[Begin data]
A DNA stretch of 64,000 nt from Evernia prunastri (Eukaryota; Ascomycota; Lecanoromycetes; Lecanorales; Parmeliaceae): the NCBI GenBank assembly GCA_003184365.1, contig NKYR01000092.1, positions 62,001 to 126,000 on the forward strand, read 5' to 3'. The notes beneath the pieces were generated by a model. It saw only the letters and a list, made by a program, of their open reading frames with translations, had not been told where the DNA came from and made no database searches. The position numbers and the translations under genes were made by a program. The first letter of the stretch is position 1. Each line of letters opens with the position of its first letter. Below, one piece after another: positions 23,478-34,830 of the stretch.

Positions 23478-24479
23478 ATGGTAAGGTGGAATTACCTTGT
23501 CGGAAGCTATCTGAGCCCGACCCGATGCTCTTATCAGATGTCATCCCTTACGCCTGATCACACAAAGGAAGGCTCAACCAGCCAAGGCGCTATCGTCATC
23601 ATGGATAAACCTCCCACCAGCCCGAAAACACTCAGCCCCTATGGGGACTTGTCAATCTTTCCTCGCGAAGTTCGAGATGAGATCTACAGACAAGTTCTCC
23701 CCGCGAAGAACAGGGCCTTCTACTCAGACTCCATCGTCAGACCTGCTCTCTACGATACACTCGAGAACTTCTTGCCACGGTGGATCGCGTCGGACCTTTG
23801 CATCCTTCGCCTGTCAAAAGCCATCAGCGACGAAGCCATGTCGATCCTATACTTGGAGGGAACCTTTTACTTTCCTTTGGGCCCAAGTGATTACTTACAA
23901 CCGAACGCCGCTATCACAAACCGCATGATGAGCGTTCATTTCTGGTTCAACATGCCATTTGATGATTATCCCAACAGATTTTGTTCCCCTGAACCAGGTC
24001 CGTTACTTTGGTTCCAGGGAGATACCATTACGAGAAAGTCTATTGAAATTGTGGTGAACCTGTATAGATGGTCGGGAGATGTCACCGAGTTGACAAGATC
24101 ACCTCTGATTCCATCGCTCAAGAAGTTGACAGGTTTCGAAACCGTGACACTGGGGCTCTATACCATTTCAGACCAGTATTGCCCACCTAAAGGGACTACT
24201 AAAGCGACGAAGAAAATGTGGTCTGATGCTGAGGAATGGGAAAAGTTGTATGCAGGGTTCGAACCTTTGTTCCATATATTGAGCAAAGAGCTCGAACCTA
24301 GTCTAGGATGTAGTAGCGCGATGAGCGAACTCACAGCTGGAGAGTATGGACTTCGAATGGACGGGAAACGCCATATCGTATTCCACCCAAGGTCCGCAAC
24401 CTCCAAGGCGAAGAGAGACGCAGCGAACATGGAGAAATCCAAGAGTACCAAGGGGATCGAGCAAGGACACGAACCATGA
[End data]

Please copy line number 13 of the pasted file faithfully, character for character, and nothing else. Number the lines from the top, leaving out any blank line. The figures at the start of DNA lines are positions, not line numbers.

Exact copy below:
24401 CTCCAAGGCGAAGAGAGACGCAGCGAACATGGAGAAATCCAAGAGTACCAAGGGGATCGAGCAAGGACACGAACCATGA